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State Senate to consider Gov. Whitmer's appointees this week

Capitol Building in Lansing, MI
Flickr - http://j.mp/1SPGCl0
Capitol Building, Lansing, MI

The Senate will start the oversight process for some of Governor Gretchen Whitmer’s state department appointees.

The state Senate has 60 days to object to certain Whitmer appointees, otherwise the appointee is automatically confirmed.

The Senate Advice and Consent committee will meet on Wednesday to consider the appointment of Paul Ajegba. He’s been selected by Whitmer to direct the Michigan Department of Transportation. Committee chair, Senator Peter Lucido (R-Shelby Township), said roads were a major issue for Whitmer’s campaign, so he wants to make sure Ajegba is the right pick.

“I want to make sure that we do have somebody at the helm that not only is genuine about fixing the roads, but also making sure that the way the roads are fixed are economically in the best interests of the consumer, which is the taxpayer,” he said.

This week, the committee will also consider Whitmer’s pick for the Michigan Children’s Ombudsman.

Lucido said he’s giving everyone the benefit of the doubt, but it’s important to verify Whitmer’s choices in order to pick “the best people to fit the need of the state of Michigan. Which means, are the individuals uniquely qualified to do the job or was this a political appointment?”

Lucido said he’s also looking for people with a background of integrity and honesty, and he wants to know how the candidate plans to go about their day to day duties.

“We have confidence in Senate Majority Leader Mike Shirkey and Advice and Consent Committee Chair Pete Lucido, and look forward to a fair and thorough process,” said Whitmer spokeswoman Tiffany Brown in an email.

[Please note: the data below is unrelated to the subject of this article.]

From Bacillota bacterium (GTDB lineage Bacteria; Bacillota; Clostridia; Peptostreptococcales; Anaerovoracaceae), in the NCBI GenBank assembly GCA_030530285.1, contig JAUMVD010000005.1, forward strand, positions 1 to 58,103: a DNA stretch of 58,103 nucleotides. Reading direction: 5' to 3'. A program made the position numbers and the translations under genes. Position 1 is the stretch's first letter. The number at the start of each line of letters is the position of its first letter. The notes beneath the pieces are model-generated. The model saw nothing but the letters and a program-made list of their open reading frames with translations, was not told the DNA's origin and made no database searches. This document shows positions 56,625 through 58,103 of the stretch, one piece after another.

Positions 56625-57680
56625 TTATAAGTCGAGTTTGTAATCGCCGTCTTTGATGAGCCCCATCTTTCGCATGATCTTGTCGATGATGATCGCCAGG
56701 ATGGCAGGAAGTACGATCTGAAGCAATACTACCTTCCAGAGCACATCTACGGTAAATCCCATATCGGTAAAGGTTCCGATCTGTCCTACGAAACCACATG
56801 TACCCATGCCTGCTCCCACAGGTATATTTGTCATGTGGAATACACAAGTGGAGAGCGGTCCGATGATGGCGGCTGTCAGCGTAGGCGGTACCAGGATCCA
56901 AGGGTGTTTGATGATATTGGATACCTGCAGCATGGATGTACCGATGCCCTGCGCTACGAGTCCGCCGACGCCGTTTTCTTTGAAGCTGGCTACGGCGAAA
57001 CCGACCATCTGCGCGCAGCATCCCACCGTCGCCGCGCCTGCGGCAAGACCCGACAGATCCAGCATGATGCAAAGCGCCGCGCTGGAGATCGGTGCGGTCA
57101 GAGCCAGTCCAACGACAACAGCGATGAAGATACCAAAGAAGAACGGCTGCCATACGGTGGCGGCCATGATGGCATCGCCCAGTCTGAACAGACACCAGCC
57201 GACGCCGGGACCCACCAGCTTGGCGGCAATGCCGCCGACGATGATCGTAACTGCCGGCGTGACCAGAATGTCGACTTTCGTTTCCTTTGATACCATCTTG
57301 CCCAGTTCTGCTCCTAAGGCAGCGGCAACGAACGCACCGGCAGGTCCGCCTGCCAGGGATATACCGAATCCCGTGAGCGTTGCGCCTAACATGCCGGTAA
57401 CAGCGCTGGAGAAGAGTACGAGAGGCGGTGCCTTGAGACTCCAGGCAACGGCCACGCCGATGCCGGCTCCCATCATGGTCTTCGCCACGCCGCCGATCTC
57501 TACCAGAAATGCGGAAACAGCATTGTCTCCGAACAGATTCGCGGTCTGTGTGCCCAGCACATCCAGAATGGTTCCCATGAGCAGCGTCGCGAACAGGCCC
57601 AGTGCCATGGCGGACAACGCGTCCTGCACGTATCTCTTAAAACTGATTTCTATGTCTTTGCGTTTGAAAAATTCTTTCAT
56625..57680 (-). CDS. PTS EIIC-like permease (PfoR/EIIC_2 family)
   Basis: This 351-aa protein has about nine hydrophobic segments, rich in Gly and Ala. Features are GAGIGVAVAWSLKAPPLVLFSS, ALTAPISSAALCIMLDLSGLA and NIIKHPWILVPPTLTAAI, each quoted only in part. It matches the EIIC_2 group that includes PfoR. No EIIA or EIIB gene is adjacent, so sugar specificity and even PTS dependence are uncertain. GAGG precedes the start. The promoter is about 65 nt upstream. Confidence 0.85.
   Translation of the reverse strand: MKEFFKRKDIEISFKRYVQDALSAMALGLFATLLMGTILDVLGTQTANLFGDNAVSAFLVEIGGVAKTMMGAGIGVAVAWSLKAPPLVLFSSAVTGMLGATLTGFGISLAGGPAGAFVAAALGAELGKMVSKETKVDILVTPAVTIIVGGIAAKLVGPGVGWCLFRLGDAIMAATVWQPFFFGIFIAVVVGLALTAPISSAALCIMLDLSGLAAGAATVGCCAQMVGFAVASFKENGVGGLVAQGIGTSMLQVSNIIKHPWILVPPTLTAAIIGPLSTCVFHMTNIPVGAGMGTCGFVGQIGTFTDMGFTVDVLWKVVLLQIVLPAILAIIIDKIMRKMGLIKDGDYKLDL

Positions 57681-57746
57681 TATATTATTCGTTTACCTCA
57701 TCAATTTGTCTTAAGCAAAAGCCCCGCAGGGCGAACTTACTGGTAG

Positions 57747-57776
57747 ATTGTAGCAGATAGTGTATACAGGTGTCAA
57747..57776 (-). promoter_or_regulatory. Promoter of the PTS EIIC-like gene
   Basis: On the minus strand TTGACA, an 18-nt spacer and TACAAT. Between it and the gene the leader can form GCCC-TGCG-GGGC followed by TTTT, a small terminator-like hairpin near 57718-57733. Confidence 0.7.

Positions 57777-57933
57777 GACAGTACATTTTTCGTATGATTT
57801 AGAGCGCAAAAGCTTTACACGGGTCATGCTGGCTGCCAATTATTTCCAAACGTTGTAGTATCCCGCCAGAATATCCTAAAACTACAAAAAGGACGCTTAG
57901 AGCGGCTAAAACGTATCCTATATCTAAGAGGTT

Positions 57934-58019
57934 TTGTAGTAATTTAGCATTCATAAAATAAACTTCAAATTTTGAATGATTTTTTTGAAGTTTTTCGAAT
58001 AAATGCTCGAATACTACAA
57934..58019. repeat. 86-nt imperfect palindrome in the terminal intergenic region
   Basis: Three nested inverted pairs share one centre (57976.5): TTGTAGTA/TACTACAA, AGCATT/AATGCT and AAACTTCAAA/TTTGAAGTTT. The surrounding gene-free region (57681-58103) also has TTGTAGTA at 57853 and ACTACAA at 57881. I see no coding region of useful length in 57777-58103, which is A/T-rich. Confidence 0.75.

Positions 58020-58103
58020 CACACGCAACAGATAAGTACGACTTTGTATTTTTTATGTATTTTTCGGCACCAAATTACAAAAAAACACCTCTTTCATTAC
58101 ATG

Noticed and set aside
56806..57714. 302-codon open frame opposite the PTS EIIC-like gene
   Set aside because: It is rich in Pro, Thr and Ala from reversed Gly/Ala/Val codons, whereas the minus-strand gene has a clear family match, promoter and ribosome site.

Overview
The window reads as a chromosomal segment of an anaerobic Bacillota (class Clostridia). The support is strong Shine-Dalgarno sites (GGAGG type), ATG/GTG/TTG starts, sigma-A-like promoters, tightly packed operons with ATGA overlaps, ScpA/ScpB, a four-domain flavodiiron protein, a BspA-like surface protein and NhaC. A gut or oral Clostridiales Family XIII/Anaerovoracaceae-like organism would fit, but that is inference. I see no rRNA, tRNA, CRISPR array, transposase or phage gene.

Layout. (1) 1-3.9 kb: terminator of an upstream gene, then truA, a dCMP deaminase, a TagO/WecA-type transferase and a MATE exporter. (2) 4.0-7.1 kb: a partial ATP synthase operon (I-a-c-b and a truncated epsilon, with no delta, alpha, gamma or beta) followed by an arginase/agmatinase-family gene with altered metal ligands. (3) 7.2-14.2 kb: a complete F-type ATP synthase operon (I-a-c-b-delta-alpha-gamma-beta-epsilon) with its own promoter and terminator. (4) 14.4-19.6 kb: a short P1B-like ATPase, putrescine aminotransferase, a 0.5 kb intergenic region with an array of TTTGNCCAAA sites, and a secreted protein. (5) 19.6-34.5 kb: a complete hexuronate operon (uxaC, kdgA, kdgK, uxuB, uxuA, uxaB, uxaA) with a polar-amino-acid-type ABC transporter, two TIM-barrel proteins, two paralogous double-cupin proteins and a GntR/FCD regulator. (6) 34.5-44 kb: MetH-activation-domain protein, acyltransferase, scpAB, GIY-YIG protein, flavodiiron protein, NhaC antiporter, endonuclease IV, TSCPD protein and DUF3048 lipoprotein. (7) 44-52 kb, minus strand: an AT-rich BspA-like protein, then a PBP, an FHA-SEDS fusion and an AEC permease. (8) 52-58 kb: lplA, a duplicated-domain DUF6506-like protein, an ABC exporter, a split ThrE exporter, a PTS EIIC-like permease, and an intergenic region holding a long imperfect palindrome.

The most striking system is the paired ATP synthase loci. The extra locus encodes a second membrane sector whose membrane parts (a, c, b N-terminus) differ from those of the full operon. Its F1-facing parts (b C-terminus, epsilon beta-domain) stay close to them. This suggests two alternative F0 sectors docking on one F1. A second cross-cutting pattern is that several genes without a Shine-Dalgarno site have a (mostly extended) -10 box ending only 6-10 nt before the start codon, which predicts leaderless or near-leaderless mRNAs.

Before becoming the newest Capitol reporter for the Michigan Public Radio Network, Cheyna Roth was an attorney. She spent her days fighting it out in court as an assistant prosecuting attorney for Ionia County. Eventually, Cheyna took her investigative and interview skills and moved on to journalism. She got her masters at Michigan State University and was a documentary filmmaker, podcaster, and freelance writer before finding her home with NPR. Very soon after joining MPRN, Cheyna started covering the 2016 presidential election, chasing after Donald Trump, Hillary Clinton, and all their surrogates as they duked it out for Michigan. Cheyna also focuses on the Legislature and criminal justice issues for MPRN. Cheyna is obsessively curious, a passionate storyteller, and an occasional backpacker. Follow her on Twitter at @Cheyna_R
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